Daily Digest (10/9)

Facebook, Twitter Disable 3,500 Disinformation Networks; 300 UK Schools Affected in Wisepay Hack; Phishing Attacks Spike Heading Into Amazon Prime Days; Researchers Find Apple Flaws in 3-Month Hacking Project. Click “Continue reading” below.

Facebook, Twitter Disable 3,500 Disinformation Networks

Facebook and Twitter said Thursday that they had taken down more than a dozen disinformation networks used by political groups to deceive users.

The companies said in separate statements that when they identified the groups, they suspended more than 3,500 accounts that used fake identities and other deceptive behaviors, Reuters reports.

“Deceptive campaigns like these raise particularly complex issues by blurring the line of a healthy public debate and manipulation,” Nathaniel Gleicher, Facebook’s head of cybersecurity policy, told Reuters.

After coming under fire for not monitoring Russian activities in the 2016 election, Facebook and Twitter have announced multiple take-downs in the weeks leading up to the 2020 election, according to the report.

“Our goal with these disclosures is to continue to build public understanding around the ways in which hackers abuse and undermine open democratic conversation,” Twitter said in a statement.

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300 UK Schools Affected in Wisepay Hack

Parents who made payments to U.K. schools through the Wisepay service were warned Thursday that their card information might have been compromised.

The payment company said an attacker breached its website and harvested payment details for three days beginning Oct. 2, BBC News reports.

Wisepay estimated that 300 schools were affected, but the firm said that a small number of parents would have used the system before it went offline.

“It’s quite a small subset of users of the platform,” Richard Grazier, Wisepay’s managing director, told the BBC.

Wisepay said the breach occurred over the weekend, but officials did not learn of it until Monday.

Company officials also contacted police for a computer-forensics expert to assist in its investigation.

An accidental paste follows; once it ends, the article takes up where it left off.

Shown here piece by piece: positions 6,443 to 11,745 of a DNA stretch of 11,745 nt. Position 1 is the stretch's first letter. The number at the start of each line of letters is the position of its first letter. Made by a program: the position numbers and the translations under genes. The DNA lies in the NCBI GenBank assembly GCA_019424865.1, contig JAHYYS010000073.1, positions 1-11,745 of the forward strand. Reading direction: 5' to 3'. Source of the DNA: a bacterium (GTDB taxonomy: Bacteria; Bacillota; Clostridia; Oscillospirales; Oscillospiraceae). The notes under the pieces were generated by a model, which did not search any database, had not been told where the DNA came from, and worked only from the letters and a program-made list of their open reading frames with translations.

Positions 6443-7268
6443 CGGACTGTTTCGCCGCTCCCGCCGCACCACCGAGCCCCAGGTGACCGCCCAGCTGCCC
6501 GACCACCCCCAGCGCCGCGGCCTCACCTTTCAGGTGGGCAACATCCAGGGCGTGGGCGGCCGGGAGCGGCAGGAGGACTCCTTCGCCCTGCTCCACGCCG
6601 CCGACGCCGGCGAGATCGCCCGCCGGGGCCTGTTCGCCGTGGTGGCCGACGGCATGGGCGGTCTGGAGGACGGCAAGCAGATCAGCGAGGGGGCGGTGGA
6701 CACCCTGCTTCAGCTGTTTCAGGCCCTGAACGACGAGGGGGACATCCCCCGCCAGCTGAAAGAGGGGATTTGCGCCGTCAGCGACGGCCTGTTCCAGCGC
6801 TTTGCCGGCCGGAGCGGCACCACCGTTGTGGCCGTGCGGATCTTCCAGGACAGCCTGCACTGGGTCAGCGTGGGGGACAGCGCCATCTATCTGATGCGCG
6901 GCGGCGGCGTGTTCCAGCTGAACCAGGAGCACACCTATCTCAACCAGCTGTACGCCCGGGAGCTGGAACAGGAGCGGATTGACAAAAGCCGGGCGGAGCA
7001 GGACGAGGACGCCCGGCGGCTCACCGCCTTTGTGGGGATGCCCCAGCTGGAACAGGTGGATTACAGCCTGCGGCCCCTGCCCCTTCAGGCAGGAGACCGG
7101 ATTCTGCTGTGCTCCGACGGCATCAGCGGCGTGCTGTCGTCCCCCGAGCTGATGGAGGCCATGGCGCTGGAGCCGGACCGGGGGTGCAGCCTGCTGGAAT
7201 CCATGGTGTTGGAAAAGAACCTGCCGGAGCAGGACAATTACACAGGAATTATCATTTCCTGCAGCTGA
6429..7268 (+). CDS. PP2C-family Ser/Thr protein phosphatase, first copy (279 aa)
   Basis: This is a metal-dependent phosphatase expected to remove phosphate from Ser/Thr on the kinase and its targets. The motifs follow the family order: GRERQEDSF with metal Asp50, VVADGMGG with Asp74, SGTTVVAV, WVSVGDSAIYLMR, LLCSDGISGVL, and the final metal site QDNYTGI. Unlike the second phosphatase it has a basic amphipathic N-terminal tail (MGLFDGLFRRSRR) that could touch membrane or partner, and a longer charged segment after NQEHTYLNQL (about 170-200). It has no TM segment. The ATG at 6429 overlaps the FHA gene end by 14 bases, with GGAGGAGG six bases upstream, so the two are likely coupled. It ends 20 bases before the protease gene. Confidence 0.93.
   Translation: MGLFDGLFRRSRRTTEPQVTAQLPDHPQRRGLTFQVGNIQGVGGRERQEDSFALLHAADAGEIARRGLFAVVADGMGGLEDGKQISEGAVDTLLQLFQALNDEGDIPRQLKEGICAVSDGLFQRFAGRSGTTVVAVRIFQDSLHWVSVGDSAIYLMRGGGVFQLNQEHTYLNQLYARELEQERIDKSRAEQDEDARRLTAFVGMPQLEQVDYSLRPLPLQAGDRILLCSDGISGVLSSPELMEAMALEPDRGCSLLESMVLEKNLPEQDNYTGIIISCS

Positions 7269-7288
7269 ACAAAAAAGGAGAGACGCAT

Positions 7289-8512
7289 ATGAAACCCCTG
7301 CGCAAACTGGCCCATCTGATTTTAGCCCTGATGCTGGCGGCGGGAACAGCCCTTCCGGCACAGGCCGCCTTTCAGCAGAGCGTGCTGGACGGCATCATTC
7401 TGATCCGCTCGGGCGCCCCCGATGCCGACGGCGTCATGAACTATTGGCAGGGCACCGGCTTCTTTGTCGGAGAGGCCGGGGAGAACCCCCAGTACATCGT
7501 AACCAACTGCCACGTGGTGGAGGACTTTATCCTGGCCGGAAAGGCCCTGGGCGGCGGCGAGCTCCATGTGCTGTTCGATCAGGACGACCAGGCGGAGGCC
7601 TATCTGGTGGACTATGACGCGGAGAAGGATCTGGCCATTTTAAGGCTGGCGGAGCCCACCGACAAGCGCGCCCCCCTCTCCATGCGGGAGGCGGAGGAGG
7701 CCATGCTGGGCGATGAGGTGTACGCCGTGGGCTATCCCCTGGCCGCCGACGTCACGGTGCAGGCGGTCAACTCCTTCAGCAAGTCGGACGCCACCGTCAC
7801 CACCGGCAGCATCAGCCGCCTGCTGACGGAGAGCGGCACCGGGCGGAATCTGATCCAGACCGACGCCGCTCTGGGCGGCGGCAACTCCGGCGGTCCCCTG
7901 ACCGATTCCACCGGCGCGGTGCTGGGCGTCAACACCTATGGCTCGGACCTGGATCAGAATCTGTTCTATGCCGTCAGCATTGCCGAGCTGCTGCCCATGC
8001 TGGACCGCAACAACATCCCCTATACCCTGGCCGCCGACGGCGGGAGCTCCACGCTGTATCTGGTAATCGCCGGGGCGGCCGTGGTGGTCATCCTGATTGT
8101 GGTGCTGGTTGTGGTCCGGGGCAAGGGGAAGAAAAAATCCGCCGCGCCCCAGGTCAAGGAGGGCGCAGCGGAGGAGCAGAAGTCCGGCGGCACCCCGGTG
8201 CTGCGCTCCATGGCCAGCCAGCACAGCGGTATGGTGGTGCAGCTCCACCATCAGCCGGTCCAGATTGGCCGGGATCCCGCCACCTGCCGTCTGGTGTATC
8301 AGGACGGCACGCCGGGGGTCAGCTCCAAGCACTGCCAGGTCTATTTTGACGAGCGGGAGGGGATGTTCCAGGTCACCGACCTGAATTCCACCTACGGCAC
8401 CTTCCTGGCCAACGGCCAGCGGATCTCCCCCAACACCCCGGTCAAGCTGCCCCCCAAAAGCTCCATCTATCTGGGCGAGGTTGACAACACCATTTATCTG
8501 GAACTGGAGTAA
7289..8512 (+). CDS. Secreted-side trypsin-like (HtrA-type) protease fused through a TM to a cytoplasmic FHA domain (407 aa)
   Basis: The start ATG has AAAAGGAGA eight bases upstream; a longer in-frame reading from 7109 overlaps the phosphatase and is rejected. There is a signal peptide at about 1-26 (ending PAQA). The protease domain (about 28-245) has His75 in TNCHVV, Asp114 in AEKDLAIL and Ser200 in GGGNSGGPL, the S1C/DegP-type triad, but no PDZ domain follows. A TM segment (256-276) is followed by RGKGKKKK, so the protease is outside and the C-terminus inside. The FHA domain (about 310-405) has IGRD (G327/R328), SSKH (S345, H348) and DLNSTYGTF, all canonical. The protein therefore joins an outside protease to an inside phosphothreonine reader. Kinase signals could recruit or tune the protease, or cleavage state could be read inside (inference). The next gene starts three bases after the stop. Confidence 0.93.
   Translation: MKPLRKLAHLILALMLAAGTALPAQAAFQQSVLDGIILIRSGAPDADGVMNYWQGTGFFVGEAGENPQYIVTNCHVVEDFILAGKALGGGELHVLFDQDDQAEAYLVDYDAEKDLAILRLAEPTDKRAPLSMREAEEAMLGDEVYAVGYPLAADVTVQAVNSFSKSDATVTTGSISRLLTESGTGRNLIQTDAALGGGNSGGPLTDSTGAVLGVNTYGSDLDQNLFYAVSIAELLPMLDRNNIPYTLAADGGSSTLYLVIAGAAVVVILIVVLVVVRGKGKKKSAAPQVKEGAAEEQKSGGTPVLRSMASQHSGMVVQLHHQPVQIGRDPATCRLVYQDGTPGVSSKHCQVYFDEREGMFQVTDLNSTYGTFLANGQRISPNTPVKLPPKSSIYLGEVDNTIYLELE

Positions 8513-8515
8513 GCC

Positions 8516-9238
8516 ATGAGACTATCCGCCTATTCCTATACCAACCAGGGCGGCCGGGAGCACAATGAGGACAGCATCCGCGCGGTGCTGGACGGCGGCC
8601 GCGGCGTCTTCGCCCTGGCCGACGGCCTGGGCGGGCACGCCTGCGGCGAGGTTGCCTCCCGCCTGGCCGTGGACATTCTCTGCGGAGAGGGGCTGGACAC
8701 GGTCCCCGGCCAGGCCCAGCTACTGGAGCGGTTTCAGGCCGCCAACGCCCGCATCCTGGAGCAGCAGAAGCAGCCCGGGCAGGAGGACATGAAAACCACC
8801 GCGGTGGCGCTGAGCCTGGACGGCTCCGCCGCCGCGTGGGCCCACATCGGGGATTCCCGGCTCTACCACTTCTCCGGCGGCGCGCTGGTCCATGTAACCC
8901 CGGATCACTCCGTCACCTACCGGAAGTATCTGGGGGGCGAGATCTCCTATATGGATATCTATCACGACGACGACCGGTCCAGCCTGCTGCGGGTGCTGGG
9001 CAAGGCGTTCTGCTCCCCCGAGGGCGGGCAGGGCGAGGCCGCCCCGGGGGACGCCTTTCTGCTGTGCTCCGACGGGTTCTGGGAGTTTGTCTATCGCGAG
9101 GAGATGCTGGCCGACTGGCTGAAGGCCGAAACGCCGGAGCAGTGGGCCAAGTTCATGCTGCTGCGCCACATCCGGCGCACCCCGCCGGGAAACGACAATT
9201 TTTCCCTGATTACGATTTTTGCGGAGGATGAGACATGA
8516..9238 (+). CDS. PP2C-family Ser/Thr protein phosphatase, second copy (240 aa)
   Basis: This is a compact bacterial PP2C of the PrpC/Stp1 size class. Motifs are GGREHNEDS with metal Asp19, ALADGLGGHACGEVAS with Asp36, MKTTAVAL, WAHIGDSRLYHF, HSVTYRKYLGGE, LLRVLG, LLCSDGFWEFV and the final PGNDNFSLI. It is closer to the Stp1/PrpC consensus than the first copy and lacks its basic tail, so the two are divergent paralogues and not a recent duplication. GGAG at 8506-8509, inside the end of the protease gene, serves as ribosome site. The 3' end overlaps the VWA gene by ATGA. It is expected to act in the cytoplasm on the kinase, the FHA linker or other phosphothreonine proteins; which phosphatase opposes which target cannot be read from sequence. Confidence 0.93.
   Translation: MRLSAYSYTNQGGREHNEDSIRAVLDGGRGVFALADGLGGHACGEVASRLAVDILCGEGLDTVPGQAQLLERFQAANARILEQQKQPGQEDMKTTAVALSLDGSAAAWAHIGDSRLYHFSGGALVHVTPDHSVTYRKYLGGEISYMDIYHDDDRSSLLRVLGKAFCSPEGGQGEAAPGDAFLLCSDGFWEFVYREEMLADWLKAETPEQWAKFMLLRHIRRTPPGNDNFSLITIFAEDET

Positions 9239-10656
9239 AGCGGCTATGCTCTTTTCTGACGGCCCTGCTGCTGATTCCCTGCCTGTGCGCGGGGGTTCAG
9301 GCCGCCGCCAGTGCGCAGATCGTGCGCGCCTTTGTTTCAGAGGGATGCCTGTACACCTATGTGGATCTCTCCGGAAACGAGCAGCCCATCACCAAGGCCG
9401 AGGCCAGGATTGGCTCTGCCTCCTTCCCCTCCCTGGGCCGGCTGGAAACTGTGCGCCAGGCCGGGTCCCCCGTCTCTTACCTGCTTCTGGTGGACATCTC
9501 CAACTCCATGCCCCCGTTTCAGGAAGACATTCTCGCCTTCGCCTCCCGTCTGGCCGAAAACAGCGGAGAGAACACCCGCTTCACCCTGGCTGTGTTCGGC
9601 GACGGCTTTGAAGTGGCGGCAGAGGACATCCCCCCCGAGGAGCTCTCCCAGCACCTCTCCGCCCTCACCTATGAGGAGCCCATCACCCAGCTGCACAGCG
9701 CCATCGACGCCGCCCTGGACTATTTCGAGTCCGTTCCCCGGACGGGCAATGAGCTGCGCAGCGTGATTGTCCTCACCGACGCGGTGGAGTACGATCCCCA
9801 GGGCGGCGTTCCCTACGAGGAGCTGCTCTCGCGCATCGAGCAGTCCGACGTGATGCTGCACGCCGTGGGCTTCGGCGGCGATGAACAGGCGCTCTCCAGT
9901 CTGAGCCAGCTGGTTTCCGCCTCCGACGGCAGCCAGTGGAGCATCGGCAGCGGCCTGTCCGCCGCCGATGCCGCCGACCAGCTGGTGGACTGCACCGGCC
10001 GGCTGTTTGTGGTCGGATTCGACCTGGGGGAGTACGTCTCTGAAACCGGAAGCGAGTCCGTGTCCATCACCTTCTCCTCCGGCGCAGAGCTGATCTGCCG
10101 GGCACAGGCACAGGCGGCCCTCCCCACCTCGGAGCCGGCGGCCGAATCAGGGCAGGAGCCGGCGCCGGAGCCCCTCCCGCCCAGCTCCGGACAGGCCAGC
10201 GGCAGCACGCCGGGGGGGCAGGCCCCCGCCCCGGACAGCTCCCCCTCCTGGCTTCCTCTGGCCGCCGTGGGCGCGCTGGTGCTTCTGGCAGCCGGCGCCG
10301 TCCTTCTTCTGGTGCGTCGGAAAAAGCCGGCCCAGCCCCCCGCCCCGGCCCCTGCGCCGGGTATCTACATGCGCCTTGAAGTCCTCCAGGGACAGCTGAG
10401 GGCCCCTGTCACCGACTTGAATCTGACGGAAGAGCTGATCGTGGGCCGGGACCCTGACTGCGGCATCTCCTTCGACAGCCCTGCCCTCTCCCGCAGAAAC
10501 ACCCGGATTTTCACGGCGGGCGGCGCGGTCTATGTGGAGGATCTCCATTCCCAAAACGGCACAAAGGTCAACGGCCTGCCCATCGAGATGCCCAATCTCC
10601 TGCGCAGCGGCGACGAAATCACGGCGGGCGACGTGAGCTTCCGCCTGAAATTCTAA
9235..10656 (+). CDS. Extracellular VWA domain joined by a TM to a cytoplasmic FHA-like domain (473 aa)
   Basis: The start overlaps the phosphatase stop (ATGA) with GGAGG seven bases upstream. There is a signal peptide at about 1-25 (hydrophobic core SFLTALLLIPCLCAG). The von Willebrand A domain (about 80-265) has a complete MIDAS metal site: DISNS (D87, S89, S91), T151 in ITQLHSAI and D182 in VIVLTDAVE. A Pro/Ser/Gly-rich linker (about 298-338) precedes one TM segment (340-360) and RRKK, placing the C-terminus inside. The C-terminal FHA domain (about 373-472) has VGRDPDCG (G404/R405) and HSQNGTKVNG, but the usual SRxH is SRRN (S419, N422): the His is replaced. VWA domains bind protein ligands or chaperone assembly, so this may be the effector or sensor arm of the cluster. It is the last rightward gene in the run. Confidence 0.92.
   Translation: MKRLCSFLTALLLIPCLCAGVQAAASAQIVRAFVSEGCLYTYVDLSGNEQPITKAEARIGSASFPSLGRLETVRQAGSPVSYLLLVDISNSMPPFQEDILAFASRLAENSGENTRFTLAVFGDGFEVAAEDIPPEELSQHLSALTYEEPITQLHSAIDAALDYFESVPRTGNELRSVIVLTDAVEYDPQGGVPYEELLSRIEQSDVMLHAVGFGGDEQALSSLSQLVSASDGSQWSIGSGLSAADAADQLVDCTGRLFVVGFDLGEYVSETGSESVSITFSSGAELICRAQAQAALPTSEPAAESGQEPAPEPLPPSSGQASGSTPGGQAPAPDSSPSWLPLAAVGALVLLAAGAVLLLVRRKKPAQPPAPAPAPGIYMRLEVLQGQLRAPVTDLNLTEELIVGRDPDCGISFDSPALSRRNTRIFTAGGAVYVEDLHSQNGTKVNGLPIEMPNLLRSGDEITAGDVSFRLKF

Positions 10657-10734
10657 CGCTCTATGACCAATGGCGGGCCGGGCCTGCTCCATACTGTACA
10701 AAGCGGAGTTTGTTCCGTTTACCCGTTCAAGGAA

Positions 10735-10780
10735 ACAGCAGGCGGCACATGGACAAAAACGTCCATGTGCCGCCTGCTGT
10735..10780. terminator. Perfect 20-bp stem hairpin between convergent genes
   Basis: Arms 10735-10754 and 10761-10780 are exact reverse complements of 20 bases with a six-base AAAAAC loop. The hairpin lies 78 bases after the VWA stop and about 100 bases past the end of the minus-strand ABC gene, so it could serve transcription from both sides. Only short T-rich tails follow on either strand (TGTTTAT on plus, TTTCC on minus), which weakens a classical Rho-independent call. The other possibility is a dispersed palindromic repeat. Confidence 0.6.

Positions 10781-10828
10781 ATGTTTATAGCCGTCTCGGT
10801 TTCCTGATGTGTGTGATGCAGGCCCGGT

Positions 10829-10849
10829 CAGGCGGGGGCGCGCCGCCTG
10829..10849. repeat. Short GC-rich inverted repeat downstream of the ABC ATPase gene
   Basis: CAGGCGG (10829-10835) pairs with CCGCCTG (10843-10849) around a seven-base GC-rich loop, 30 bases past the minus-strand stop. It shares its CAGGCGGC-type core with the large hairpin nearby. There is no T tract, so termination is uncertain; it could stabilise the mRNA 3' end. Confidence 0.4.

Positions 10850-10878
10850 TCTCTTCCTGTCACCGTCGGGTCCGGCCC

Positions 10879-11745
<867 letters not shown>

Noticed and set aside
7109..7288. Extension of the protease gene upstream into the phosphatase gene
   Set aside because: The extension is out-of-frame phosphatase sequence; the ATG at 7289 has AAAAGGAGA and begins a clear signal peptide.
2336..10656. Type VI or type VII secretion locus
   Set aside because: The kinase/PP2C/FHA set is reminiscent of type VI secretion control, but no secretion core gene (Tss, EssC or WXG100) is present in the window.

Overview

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Phishing Attacks Spike Heading Into Amazon Prime Days

Researchers said Thursday that phishing and fraud attacks have spiked since the announcement of Amazon Prime Days next Tuesday and Wednesday.

Hackers are fraudulently using the Amazon brand to break into the company’s annual discount for subscribers, Threatpost reports.

Bolster Research analysts said in a blog post that they analyzed hundreds of millions of web pages to track fraudulent sites using the Amazon brand and logo.

Earlier attacks were noticed in August, according to the report.

“As shoppers gear up for two days of great deals, cybercriminals are preparing to prey on the unwary, taking advantage of those who let their guard down to snap up bargains,” the researchers said in its blog.

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Researchers Find Apple Flaws in 3-Month Hacking Project

Security researchers spent three months hacking Apple products to locate security vulnerabilities, garnering more than $51,000 in “bounty” payments for their efforts.

“Apple has had an interesting history working with security researchers, but it appears that their vulnerability disclosure program is a massive step in the right direction to working with hackers in securing assets,” Sam Curry, a Nebraska security researcher whose team worked with Apple, told the Apple Insider blog.

After the three months, researchers found 55 vulnerabilities in Apple’s system, with 11 ranked as critical.

The findings included a full compromise of Apple’s Distinguished Educators Program; a cross-site scripting attack that could allow hackers to steal user iCloud data via email, and a vulnerability that might have allowed attackers to compromise Apple’s internal inventory and warehousing system.

The average turnaround time for critical repairs, according to Apple Insider, was about four hours from submission to remediation. Typically, flaws were fixed within two business days, while others were repaired in as little as six hours.  

Apple has been working with vulnerability disclosure — “bounty” — programs to secure its assets and strengthen infrastructure, according to the blog.

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— By DPN Staff